Part of the Bay Area News Group

From cradle to college? Maybe not in CA.

By Katy Murphy
Wednesday, May 26th, 2010 at 11:55 pm in budget, preschool, School board news.

preschoolGov. Schwarzenegger’s proposed budget would decimate the Oakland school district’s early childhood education programs, Chief Financial Officer Vernon Hal told the school board tonight.

We’re talking about a $16 $13 million cut for Oakland Unified’s childhood development centers — at least 80 70 percent of the current, $17.9 million pre-k budget — and 170-180 jobs lost. That would bring the district’s total deficit to almost $100 million, and its total full-time position cuts to 630. (Note: Updated figures from OUSD on June 7.)

The possibility of that happening seems to have shaken even the calm, unflappable CFO, who recently (with Superintendent Tony Smith) met with State Senator Loni Hancock and her staff to lay out the consequences of such a decision. Hal said his team is scrambling to figure out what to do, and that he will likely present a 2010-11 budget for OUSD without those cuts, since they have yet to be approved.

“It’s chaos,” Hal said.

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  • Nextset

    Childhood Development is a luxury we cannot have in Great Depression 2. The core mission of our public school system is to get adolescents ready for military, industry, or higher education. It is not daycare, it is not primary “best possible schooling”. While it is nice to take care of babies and smaller children so that their parent(s) don’t have to, that’s extra and the first thing overboard in a depression.

    You see, you can get adolescents ready for military, industry and higher ed without having handled them in the earlier years. It doesn’t take a lot of extra preschool work to train an adolescent to work at menial jobs or the military. If they are bright they might have other options, that’s their business.

    All these extras are just that. If the parent(s) want extras for the kid, they or their church/union/family have to pay for it in times like these. The Treasury is not a Charity.

    With the economic downward spiral the Socialist State has created we will be lucky to protect road maintenance, police and fire services, public health and essential services. Early education is not essential, it’s optional. “Development” of prole children is less essential than keeping open and functioning the higher grades for the same children. If we really wanted to protect these programs, which we clearly don’t, we’d eliminate all foreign nationals legal or not from the public school system and leave them for private or church schools or paying required non-resident/national tuition for the public schools. They can be returned to their own nations for education if they don’t carry their own tuition money with them. That would conserve funds for these programs for our own nationals. We don’t want to do that – so here come the program closures for all.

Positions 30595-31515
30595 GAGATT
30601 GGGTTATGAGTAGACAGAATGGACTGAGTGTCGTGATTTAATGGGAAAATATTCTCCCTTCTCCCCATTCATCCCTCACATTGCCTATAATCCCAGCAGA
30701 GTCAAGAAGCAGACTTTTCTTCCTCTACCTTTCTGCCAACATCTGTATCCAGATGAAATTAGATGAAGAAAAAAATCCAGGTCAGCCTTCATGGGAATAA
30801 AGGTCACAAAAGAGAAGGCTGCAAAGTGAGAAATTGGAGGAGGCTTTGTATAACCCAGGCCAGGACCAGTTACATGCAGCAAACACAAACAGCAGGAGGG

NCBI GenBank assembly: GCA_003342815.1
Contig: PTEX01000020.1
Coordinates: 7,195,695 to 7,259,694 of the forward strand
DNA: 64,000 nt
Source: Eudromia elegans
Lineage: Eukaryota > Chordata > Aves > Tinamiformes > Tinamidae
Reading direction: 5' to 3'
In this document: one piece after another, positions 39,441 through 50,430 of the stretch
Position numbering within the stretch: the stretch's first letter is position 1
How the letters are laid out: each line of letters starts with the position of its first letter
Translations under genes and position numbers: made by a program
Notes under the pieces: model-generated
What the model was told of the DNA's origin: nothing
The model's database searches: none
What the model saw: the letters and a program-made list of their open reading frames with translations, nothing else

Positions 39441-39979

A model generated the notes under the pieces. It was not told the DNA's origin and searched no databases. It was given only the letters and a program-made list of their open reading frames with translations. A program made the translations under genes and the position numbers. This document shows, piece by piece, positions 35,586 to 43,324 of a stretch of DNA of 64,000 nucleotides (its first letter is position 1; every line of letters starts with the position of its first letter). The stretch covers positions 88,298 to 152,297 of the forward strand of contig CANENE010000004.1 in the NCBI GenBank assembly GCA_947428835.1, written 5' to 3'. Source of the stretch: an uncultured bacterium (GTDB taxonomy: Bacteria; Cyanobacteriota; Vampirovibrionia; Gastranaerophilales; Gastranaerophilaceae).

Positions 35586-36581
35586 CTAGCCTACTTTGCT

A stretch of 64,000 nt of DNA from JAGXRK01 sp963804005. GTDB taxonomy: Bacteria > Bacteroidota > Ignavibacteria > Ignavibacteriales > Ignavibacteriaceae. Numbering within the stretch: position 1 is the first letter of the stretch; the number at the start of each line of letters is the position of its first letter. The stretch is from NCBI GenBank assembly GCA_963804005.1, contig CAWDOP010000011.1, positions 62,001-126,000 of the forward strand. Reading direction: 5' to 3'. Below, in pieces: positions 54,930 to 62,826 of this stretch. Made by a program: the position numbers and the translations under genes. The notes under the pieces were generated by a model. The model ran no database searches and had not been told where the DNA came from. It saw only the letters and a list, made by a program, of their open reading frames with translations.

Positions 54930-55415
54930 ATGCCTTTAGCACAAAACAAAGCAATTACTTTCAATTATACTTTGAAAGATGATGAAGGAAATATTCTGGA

If this sounds tough – so is life. Who do we owe with the limited resources we have here, and who do we not owe?

  • Starshaped

    Nextset, it is all very well and good to say that Early Childhood Education is not needed in this economic depression but it is not a luxury but a necessity. Back during the Great Depression, there was the ‘luxury’ of having mom at home to help develop those early literacy and math skills. More and more households do not have that luxury. They don’t have relatives that can pick up the slack and they cannot afford quality childcare. They depend on the services that OUSD provides. If those children are not in an Early Childhood Education program, they are put further behind the 8 ball. Expectations are high for Kindergarten. Kids are expected to be able to read by the end of K. They are suppose to be able to write legibly and write at least two sentences on their own. They are expected to know all manner of math skills including addition and subtraction. I know from experience as a K teacher, that students that don’t have the skills gained in pre-school such as letter and number knowledge, are not competitive with those who have gotten pre-school. Not to mention the social skills needs to survive a full day of Kindergarten. Despite my belief that Kindergarten should be the place where early learning skills should be learned, K today is 1st grade on steroids from the 80′s. Those students most in need will suffer the most from these cuts thusly perpetuating the cycle of poverty and hopelessness.